Status effects and environmental externalities

Environmental Studies Program, University of California, Santa Cruz, CA 95064, USA
Ecological Economics (Impact Factor: 2.52). 02/1996; 16(1):25-34. DOI: 10.1016/0921-8009(95)00076-3
Source: RePEc

ABSTRACT This paper examines a static, competitive economy where the production of a consumption good generates pollution that adversely affects human welfare. Preferences are defined over consumption, leisure, pollution, and economic status. Each person's status increases with her own consumption, but decreases with the average consumption of society. The achievement of a Pareto efficient resource allocation requires a consumption tax to offset the incentive to overconsume in the pursuit of enhanced status. In contrast with standard prescriptions, the efficient pollution tax generally exceeds the sum of individuals' marginal willingness to pay for pollution abatement. These findings remain unaltered when preferences are modified to incorporate altruistic concern for others' well-being. Altruism, however, suggests a potential role for government intervention to achieve a desirable (i.e., Pareto efficient) distribution of welfare between individuals.

1 Bookmark
  • Source
    [Show abstract] [Hide abstract]
    ABSTRACT: The optimal provision of a state-variable public good, where the global climate is the prime example, is analyzed in a model where people care about their relative consumption. We consider both keeping-up-with-the-Joneses preferences (where people compare their own current consumption with others’ current consumption) and catching-up-with-the-Joneses preferences (where people compare their own current consumption with others’ past consumption) in an economy with two productivity types, overlapping generations, and optimal nonlinear income taxation. The extent to which the conventional rules for provision of state-variable public goods (a dynamic analog of the Samuelson rule) ought to be modified is shown to clearly depend on the strength of the relative concerns of both kinds, but also on the preference elicitation format.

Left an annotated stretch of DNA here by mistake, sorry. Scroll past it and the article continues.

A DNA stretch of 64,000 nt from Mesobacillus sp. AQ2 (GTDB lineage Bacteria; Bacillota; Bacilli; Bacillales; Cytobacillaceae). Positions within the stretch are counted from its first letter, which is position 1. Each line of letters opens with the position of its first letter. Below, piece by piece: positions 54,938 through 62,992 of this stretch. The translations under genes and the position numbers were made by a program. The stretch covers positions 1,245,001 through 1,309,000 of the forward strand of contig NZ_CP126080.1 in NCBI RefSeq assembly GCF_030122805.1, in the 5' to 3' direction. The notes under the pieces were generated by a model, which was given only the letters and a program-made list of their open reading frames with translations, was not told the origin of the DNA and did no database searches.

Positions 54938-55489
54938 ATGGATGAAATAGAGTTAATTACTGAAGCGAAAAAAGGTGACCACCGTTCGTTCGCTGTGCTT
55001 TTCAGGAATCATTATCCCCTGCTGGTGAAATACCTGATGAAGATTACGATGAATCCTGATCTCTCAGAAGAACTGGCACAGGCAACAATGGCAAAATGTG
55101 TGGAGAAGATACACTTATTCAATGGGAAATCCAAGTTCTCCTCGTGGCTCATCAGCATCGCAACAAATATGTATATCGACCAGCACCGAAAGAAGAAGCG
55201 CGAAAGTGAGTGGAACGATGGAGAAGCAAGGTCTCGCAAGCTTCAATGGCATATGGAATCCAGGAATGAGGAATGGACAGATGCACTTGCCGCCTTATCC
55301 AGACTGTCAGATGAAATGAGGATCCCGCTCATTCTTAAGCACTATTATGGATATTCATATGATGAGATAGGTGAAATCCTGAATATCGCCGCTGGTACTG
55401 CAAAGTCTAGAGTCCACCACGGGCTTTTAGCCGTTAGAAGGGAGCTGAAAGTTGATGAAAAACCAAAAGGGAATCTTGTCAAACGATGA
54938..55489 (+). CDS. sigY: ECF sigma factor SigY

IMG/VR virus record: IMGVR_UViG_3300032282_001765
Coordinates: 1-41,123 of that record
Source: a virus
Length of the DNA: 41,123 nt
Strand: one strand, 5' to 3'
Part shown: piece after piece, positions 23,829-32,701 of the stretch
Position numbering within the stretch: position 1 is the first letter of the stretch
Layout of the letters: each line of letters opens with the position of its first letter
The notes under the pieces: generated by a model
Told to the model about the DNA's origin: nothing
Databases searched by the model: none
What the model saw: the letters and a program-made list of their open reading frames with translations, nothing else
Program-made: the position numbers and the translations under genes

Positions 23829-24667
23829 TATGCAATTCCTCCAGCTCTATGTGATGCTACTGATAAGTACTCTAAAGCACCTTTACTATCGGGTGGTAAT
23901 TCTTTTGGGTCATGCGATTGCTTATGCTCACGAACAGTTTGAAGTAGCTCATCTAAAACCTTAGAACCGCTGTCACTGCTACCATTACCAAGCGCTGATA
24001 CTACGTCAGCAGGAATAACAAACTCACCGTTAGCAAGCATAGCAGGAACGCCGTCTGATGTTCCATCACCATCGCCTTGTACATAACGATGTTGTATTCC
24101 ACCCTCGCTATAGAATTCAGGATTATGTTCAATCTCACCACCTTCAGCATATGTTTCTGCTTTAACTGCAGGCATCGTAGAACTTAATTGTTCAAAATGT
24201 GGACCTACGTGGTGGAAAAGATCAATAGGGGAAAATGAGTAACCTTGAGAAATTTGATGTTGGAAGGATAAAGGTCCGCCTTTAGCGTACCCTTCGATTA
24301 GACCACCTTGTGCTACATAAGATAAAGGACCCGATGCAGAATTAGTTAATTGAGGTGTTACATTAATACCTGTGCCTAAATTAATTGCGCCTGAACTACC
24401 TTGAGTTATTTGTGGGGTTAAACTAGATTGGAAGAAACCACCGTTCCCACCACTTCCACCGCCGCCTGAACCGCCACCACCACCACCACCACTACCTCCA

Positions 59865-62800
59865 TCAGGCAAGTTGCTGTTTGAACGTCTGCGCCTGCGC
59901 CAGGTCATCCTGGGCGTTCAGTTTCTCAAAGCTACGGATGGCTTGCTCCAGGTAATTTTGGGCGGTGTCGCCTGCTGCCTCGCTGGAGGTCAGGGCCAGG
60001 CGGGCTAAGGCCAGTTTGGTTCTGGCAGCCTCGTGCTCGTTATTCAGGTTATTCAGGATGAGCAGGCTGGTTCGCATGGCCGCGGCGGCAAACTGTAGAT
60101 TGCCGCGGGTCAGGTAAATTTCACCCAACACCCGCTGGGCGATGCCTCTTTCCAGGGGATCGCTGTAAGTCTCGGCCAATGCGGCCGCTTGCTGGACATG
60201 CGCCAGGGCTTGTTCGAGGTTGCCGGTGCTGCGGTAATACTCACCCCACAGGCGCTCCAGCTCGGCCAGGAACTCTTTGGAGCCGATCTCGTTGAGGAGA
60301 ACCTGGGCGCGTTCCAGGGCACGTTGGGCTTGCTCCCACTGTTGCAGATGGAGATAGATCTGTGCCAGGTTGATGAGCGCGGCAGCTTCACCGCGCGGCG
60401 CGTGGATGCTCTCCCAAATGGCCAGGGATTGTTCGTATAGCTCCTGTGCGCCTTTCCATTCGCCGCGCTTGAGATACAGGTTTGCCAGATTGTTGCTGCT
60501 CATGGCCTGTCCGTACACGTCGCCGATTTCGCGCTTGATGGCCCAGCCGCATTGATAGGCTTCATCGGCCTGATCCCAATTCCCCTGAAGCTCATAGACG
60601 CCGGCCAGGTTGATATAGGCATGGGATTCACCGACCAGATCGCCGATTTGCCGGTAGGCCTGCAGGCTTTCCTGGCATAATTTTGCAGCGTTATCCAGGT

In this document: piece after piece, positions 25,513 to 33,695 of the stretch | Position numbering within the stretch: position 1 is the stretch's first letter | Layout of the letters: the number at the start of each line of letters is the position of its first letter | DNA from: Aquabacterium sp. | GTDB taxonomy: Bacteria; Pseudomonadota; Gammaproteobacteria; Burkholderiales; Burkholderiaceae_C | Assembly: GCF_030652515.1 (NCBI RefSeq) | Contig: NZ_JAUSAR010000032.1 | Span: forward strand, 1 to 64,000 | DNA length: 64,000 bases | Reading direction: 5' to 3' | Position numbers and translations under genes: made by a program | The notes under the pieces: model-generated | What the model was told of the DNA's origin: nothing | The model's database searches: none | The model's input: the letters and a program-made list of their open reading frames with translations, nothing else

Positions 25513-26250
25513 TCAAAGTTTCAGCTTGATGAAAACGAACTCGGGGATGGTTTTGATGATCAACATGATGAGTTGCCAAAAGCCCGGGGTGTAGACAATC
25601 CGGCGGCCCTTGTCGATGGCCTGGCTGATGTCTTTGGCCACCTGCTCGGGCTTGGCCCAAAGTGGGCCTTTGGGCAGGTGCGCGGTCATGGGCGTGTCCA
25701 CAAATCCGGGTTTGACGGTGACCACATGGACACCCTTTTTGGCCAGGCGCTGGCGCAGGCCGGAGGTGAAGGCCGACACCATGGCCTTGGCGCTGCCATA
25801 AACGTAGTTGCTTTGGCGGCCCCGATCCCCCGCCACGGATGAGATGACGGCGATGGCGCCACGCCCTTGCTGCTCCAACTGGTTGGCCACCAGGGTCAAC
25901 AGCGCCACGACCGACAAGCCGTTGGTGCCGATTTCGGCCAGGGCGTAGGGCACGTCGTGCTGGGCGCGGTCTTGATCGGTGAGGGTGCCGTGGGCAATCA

Journal of Environmental Economics and Management 09/2014; · 2.17 Impact Factor
  • Source
    [Show abstract] [Hide abstract]
    ABSTRACT: As Nordic countries have an ambition to be sustainability leaders, enabling sustainable consumption and lifestyles with efficient policies is an important part of reaching this goal. Research demonstrates that evidence from behavioural and social science is not routinely incorporated into policy design. Consequently, some persistent misconceptions – myths –about consumer behaviour have perpetuated in the mainstream discourse, especially in policy circles. The goal of this study is to dispel myths that thwart sustainability by bringing forward existing evidence on consumer behaviour to aid the development of efficient policies in Nordic countries. A meta-analysis of the existing international research on consumer behaviour from psychology, sociology, behavioural economics, policy and anthropology was conducted. The results demonstrate that it is unrealistic to expect a sustainable society to materialise from current political strate gies. The changes needed are significant, and this study shows that policy makers need to create the “politics of possibility” towards sustainability by using the plethora of existing and innovative strategies and tools synergistically.
  • [Show abstract] [Hide abstract]
    ABSTRACT: Our dominant way of living is not sustainable and our activities as private individuals and households directly and indirectly account for a large and increasing share of total environmental impacts. These impacts are related to the structure as well as the level of consumption. In this article, research on the root causes of environmentally harmful human behavior is reviewed. Why is there no satiation of consumption in sight, even in the most affluent countries, and why do people continue to make choices that are known to be environmentally harmful? While potentially catastrophic, the harms from unsustainable consumption are mostly unintentional, which means that informational and educational means are not sufficient to produce the needed changes. They need to be implemented in concert with pervasive structural changes to make the right choice the easy choice. (PsycINFO Database Record (c) 2014 APA, all rights reserved)
    European Psychologist 01/2014; 19(2):84. · 1.31 Impact Factor

Full-text (2 Sources)

Available from
Jun 1, 2014